Teaching Certificate Social Studies 7-12

Develop a career teaching social studies with the Pitt School of Education's Instructional I program in Social Studies Education. This intensive two-term program pairs rigorous coursework with substantial classroom time to prepare graduates with both the theoretical knowledge and the real-world experience that they will need to forge successful teaching careers. 

Quick Facts

  • Program Duration: Eight months over two terms (Fall, Spring)
  • Time Commitment: Full-time 
  • Term of Enrollment: Fall 
  • Course Requirements: 30 credits  
  • Application Deadline: Rolling until June 1; Priority given to applications received by January 15 
  • Admissions Requirements: GRE Exam Not Required

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Program Details

The Instructional I program in Social Studies Education offers students a rigorous course of instruction in teaching Social Studies topics in grades 7-12. The program satisfies the requirements for earning a Pennsylvania Instructional I Certification. This intensive, two-term program combines rigorous coursework with substantial hands-on teaching experience to give graduates both the theoretical grounding and real-world skill they will need to embark upon their teaching careers.  

Our program is focused on research-based best practices that support all children to learn and is committed to fostering practices that further social justice.

View Program Curriculum >> 

Degree Requirements:  

Student Teaching

During the school year, students complete their student teaching in a local school. Students are placed for an entire school year under the supervision of a mentor. In the fall, students spend approximately 10 hours working with their mentor teacher. In the spring semester, students in the Instruction I program are full-time in their school sites, culminating in a full take-over of teacher responsibilities for two weeks in the late spring. Students observe, analyze, and practice basic teaching skills in different grade levels and subject fields. 

Placements occur in a number of districts around the University of Pittsburgh, including Pittsburgh Public Schools, and many local suburban districts. Placements are made by the University, based on student interests and commuting information. During the time in the placement, a Pitt supervisor will visit a minimum of five times per semester; these observations provide direct and specific feedback for improvement and make sure all students are on track to successfully graduate the program and obtain their certification. 

Certifications

The Instructional I in Social Studies Education satisfies the requirements for a Pennsylvania Instructional I Certificate, pending: 

  • earning a passing score on the national PRAXIS II Exam; 
  • completing the PA Statewide Evaluation Form for Student Professional Knowledge and Practice (PDE 430); and 
  • demonstrating satisfactory performance in courses and the student internship 

Prerequisites

Entrance to the Instruction I in Secondary Social Studies Education requires students to have completed coursework in the following areas.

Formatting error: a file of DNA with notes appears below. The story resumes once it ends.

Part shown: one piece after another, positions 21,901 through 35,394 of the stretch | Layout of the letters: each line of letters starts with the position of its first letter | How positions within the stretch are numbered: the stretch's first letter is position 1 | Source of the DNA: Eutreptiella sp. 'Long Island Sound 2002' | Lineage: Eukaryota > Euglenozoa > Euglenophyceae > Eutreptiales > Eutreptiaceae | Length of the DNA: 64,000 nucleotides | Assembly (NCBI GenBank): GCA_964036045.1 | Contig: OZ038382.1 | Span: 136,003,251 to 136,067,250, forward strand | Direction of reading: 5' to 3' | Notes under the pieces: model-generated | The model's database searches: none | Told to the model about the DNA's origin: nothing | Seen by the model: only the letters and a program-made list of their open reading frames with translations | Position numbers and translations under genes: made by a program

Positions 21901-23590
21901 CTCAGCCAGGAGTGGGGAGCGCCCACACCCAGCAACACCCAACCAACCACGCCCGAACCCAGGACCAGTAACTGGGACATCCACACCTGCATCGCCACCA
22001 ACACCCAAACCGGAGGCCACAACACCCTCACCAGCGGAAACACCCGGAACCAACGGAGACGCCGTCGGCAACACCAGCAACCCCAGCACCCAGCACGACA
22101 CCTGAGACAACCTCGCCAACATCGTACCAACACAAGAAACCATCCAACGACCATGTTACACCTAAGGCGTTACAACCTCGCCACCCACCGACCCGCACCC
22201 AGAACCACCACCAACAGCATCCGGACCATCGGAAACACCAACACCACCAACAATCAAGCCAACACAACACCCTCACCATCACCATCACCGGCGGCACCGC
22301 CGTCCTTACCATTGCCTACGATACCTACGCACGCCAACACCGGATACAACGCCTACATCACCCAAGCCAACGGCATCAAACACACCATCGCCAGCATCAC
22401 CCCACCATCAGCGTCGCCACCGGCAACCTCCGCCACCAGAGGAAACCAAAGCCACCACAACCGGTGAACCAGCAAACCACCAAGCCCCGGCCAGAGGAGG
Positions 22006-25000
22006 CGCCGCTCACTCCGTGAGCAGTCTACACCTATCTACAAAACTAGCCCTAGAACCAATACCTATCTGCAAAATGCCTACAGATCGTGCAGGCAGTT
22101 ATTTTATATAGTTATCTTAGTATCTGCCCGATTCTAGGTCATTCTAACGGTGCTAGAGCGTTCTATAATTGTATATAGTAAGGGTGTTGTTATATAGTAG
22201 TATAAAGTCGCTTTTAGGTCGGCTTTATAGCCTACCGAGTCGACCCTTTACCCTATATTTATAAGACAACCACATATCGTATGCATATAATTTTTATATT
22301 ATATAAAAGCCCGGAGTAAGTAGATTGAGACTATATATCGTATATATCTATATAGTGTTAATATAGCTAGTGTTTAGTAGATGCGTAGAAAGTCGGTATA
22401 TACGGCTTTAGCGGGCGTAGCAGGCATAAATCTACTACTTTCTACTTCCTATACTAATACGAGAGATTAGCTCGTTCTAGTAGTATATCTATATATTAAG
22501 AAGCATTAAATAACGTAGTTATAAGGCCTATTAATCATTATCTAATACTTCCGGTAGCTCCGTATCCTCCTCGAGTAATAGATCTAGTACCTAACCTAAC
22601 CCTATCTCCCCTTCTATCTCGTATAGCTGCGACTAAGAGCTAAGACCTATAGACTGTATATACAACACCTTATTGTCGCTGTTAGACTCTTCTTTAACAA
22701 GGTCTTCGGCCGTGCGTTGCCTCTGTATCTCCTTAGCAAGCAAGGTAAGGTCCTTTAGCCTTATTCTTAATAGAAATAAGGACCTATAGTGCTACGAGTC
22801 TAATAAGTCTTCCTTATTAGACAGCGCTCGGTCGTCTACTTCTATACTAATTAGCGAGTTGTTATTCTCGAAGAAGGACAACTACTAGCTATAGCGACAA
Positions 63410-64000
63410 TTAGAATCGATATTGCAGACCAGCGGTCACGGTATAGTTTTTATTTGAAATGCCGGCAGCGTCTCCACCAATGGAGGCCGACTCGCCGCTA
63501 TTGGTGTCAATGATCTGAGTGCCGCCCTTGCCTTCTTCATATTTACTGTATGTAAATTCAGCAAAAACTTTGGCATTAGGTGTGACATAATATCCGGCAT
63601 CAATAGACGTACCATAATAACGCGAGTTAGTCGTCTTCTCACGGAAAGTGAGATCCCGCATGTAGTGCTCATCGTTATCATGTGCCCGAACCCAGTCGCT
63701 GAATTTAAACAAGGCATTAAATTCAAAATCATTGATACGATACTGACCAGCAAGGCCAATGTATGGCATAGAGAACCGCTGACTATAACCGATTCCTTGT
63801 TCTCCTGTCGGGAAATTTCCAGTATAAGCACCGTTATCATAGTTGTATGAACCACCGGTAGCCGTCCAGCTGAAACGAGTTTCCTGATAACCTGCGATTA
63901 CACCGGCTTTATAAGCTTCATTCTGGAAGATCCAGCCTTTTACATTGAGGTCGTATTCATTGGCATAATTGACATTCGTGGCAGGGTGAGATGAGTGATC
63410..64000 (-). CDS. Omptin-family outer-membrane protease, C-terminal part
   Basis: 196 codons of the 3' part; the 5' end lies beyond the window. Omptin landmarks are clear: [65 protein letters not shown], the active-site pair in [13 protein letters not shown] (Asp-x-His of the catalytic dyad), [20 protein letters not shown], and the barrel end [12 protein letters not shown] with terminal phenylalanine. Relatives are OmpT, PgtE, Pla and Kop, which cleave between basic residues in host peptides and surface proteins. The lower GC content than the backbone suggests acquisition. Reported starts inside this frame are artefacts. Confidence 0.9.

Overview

Area 1: Content Prerequisites (15–18 credits) 

This area requires a minimum of 5 three-credit courses. Courses must directly address content in the following topic areas. A single course may satisfy more than one of these required foci. If regional, period, and/or topic specific courses are used to meet these prerequisites, up to 3 additional credits will be required in order to meet content expectations. 

  • U.S. History; 
  • Western European History; 
  • World History (non-Western); 
  • Ancient History; 
  • Geography; and 
  • World Cultures 

Area 2: Civics (3 credits) 

The course must focus on general themes of political science, particularly those related to democracy, civic engagement, American political systems, or related topics. 

Area 3: Economics (3 credits) 

A course in basic or advanced Economics is required 

Area 4: Sociology and Social Foundations (3 credits) 

This prerequisite may be satisfied by a course in either the humanities, social sciences, or education that examines how socially constructed categories create advantages and disadvantages in social or educational institutions. 

Examples include courses that explore the history, nature, or implications of: 

  • classism and capitalism; 
  • heterosexism, homophobia, genderism, and sexism; 
  • racism, xenophobia, and ethnocentrism; 
  • religious oppression; 
  • ableism; and/or  
  • other, interrelated forms of subordination 

All students must also complete Foundations of Special Education (3 credits) before entering the program. 

In addition, applicants to the program are expected to provide documentation of 30 hours of experience working with K–12 children. These hours can be fulfilled by obtaining experiences with children through: 

  • summer camp; 
  • Sunday school; 
  • Hebrew school; 
  • tutoring; or 
  • other volunteer or paid work with children 

Applicants may wish to try the interactive online transcript review feature to track their progress online. Graduate enrollment managers are available to work with you to streamline the admissions process and make sure you have all the courses you need. 

Career Pathways

The majority of our graduates go on to become Social Studies teachers in secondary settings. Many also teach classes in civics, economics, or global studies in their schools.

Some of our graduates ultimately decide to return to school and obtain either their masters or doctorate degree, focused in various areas of educational practice and research.